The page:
As young people lost hope that the revolution would come soon to transform the world, many came to believe that Jesus would come soon to do the same thing. Jesus freak groups grew rapidly in counter-culture communities. They usually disapproved of some things that were considered basic in the counter-culture – pot smoking, non-married sex, and protesting against the war. The basic viewpoint of most Jesus freak groups was socially conservative. Although most Jesus freaks did not think of themselves as political at all, they disapproved of protest – anything that might hint that people could make the world a better place by their own efforts. Only Jesus could do that at his coming. Jesus freak groups gave young people stability and hope as the counter-culture communities around them fell into moral chaos, but they didn’t have the kind of moral leadership in the counter-culture that the left wing groups once had. The Jesus freaks did not see their job as improving the scene, but as helping their converts to be in the scene but not of it. The same thing is true of the numerous eastern religious groups such as Krishna Consciousness that began to flourish at this time. They regarded the counter-culture not as something good in itself that should be developed, but as a hunting ground for converts.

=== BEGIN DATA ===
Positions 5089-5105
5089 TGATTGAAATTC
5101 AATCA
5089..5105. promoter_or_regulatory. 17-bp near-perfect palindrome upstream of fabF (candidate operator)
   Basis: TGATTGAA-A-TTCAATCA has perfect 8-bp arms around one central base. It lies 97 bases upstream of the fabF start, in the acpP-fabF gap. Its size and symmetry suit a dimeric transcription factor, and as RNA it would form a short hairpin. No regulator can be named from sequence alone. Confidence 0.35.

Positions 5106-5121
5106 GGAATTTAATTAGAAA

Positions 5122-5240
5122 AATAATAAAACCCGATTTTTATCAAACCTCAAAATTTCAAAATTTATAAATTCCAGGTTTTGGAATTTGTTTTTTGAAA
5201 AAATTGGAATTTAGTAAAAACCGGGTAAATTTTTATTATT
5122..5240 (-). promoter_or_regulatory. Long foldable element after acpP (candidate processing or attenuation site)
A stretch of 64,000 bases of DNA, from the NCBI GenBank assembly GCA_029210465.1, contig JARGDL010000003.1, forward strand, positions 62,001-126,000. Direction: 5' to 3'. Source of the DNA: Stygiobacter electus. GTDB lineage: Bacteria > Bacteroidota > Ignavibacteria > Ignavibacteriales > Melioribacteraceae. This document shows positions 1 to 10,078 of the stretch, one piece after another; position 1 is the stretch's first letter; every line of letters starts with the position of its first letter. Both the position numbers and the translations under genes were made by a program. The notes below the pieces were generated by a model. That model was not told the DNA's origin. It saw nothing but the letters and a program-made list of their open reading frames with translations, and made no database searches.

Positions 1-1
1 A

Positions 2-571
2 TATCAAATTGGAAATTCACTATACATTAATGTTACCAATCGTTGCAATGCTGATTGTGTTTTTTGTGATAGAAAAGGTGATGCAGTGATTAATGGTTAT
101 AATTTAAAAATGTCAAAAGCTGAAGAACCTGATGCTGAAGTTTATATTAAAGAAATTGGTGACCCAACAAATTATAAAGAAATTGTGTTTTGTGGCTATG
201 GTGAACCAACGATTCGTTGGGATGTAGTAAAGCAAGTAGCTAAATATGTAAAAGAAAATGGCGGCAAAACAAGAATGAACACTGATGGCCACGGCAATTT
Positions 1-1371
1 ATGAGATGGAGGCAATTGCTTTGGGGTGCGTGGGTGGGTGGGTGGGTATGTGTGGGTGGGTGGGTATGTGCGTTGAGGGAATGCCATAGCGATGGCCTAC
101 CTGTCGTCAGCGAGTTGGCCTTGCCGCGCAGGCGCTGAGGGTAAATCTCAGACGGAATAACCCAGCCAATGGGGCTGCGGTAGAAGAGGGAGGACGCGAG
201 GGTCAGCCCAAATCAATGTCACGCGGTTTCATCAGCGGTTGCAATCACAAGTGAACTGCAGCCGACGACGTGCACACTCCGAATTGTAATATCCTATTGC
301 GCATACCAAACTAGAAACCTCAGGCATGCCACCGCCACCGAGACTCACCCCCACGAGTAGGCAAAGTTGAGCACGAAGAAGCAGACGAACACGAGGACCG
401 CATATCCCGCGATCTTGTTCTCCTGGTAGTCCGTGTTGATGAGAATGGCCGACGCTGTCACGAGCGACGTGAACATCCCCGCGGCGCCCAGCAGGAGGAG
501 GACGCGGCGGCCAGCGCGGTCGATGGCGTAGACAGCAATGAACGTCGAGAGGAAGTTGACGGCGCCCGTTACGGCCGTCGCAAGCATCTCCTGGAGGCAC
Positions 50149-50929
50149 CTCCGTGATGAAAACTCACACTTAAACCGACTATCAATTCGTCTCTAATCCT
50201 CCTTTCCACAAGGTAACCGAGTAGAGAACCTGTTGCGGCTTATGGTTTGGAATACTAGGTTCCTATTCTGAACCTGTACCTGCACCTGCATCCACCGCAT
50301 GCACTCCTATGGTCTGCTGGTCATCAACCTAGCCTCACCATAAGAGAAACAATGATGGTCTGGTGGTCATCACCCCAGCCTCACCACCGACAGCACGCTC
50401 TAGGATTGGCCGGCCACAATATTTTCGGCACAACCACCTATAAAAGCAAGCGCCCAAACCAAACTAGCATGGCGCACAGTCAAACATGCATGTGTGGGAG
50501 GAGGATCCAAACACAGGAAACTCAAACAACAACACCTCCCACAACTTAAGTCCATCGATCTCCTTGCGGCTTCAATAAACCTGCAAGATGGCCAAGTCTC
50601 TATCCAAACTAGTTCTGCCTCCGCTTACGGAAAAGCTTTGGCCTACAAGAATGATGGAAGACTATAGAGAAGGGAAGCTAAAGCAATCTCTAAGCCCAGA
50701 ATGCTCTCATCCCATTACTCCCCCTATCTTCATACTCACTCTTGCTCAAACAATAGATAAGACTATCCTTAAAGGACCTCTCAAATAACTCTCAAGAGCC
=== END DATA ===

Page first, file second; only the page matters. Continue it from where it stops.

Among the Plains Indians when they were conquered by the whites, the Ghost Dance arose – the faith that an Indian Savior would appear who would renew the earth and bring back to life all the Indians that white guns and diseases had slain, and all the buffalo the whites had destroyed. It would be sudden – all that would be necessary was to keep dancing the Ghost Dance – making that energy circle and dancing until very soon the power came that would redeem the land for the Indians. For some, the first Rainbow Gathering in Colorado was a Ghost Dance for the hippie movement.